- Our rate categories are explained on this page and your applicable category must be selected on the eStore
- First-time eStore users please create an account by entering an email address and password. These credentials should also be used for future bookings. Imperial College users please note the eStore is not a single-signon College system
- The booking process involves entering payment details before your course choice and applicant details are queried on an in-built questionnnaire which completes the process
- The following email notifications will be sent
|What is sent||When is it sent||What does it contain|
|1. Payment confirmation||Instantaneously following submission of your online application||
|2. Enrolment confirmation||Sent in due course but likely not before the end of September. Please treat your payment confirmation as confirmation that your applicant details and payment have been received||
|3. Programme information||Usually sent Friday late afternoon the week before term starts||
|If you need further help with the above information please ring 020 7594 8756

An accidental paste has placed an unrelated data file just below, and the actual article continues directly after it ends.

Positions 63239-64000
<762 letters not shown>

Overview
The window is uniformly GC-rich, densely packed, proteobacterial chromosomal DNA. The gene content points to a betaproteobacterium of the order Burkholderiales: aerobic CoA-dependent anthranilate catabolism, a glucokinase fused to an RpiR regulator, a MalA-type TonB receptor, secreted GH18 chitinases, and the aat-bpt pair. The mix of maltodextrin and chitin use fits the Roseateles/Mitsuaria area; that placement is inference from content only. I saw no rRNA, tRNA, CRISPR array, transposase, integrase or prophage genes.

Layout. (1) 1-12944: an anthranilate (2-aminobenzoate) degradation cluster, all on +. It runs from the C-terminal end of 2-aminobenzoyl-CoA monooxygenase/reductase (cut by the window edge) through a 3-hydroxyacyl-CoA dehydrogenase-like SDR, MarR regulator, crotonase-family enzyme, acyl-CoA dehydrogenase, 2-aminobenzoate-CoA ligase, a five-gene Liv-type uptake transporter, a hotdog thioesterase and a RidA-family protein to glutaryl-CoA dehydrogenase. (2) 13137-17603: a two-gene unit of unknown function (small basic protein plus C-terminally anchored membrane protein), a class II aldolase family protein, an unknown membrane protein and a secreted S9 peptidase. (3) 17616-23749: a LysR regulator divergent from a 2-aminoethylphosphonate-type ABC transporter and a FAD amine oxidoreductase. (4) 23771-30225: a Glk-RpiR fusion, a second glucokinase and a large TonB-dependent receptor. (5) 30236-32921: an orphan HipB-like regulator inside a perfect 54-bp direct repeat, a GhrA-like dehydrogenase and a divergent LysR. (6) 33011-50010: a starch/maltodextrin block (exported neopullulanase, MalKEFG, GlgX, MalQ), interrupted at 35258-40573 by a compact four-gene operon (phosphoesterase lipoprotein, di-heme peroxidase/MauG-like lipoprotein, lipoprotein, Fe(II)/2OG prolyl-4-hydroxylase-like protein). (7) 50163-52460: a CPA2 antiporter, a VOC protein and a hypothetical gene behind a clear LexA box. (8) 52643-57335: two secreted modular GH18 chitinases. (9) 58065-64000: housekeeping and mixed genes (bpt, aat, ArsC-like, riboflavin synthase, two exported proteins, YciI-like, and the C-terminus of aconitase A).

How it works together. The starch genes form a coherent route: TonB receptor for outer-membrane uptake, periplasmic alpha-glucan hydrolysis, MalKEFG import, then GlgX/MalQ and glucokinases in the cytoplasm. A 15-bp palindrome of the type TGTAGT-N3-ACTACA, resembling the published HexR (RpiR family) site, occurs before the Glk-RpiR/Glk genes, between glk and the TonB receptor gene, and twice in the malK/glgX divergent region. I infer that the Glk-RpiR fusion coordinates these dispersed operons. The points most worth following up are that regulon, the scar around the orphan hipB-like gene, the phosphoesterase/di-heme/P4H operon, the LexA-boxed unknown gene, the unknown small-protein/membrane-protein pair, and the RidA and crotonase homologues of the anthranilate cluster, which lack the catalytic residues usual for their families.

Certificate of Attendance
Although no credits are offered for this very part-time course, an attendance certificate is presented to students who attend at least 80% (16) of the taught classroom sessions. Eligible students receive their certificate by email after the end of the course.
Questions regarding the content and teaching of this course should be sent to the tutor, Dr Michael Paraskos, firstname.lastname@example.org
If you have enjoyed this course, why not look at other arts and humanities evening class courses at Imperial College. This includes courses on the history of western art from ancient Greece to the nineteenth century, the history of film and cinema and Greek and Roman mythology in art. We also run practical courses in photography and creative writing, and a growing programme of science based evening classes.